The last part of the book is called “It’s up to us.” Tim talks about some proposed solutions. In my opinion, the last two chapters of this book were the most engaging. I didn’t care how Tim thinks the government should be structured or how open source software should be the standard. But I like the points that he makes towards the end of the book. In chapter 13, he talks about “supermoney,” which was a completely new concept to me. Real money is the money that you and I have in the bank, and it’s what we use in our daily lives. Supermoney is what large companies like Google and Walmart have. It is millions and billions of dollars in the stock market. It is the ability to spend enormous amounts of money, because your company has enormous stock value. Tim argues that too many business executives focus on keeping shareholders happy and stock prices high. This means cutting worker wages so that more money lands in the accounts of top executives. He thinks that CEOs should value their companies around something other than stockholder value.

Throughout the book, he also supports open source software. He says that open source software supports the good of all. And improving the lives of all people should be the aim of our society. O’Reilly gives many examples of successful open source projects and how they have defined our current economy. We wouldn’t be here if Linux and the internet and Android weren’t open source. Over and over again, we see people joining together to produce products that are good for all of society. Beyond open source software, we have communities that review products and restaurants. We get many people together to provide feedback about services, and this community feedback benefits all people.

There is a section about caregiving. Tim sees caregiving as one of the jobs in a category of jobs that cannot be replaced by technology. There are certain jobs that require human creativity and human touch. Motherhood for example. Mothers cannot be replaced by machines. Artists for example. Machines cannot generate creative designs and sculptures like a talented artist. Eating meals with other people is another good example. The relationships that are formed over meals cannot be replicated by a machine. It’s a purely human activity. It’s a creative activity. Fashion, poetry, sports, and entertainment are all good examples of creative activities. Tim refers to money spent on items such as experiences and luxuries as “creative money.” As opposed to “machine money.”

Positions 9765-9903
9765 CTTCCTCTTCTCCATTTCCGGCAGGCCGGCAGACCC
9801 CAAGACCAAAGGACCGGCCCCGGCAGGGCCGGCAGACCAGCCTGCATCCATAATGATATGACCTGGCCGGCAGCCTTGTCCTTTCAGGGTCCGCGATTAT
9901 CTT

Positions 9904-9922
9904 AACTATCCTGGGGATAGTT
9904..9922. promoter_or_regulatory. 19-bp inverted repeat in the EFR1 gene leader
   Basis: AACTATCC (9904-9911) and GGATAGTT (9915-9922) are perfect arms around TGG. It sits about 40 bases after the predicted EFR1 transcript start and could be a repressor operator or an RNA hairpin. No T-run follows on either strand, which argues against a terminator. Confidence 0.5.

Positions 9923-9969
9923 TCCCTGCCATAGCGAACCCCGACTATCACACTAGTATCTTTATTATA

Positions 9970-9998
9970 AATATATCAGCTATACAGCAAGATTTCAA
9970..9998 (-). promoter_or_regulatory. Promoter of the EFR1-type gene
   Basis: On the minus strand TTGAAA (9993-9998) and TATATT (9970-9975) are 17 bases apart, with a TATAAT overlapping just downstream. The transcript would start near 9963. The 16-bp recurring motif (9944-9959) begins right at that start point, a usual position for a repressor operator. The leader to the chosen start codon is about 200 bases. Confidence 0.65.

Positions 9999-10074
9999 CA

In the ending chapters, O’Reilly also talks a little about his own rise to success. As a child, he read many, many science fiction novels. I see this theme over and over again. Reading, especially from a young age, appears to have tremendous positive impact on future success. Maybe it develops a certain part of the brain? I don’t know, but I do know that there is a correlation between reading and success. In college, O’Reilly studied Greek and Latin, but he claims that his greatest skill is his ability to learn. His ability to learn is his greatest asset. It’s how he was able to parse through so many textbooks and write user guides. This is also something that I’ve noticed in my own life, as well as the lives of others. It is the ability to learn that is most lucrative.

Speaking of lucrative, Tim makes the point that people should pursue opportunities that make a difference and are interesting. Do not pursue a job for money alone. Your pursuits should be more interesting than the money. Pursue work that is meaningful, work that adds value to the world, work that makes you a better person as a result.

As technologies emerge and mature, different skillsets are required. The most lucrative skillsets emerge because there is a missing skill. If you can master a new skill before it becomes normalized, then you will have a lucrative career. To do this, you must be able to see technology vectors, anticipate the skills of the future, and then learn those skills. If you can combine the ability to forecast the future with the ability to learn, then it appears that you have a great chance of success. In today’s market, simple programming skills are becoming the blue collar jobs. There’s nothing special about being able to program. It’s expected for nearly all technology-related jobs.

The future is made by today’s people, who are creatively drafting ideas that push our boundary of plausible, and implementing steps towards achieving those implausible ideas. There is absolutely no reason that I can’t be the person shaping the world’s future.

Recent Posts

The Changing World Order

Broadly speaking across all metrics of wealth and power, the US is declining, whereas China is exponentially rising. What does this mean?

The Decarbonization Imperative

Is it possible to reach net-zero greenhouse gas emissions by 2050? If not, then we face severe potential consequences. If so, how?

bottom of page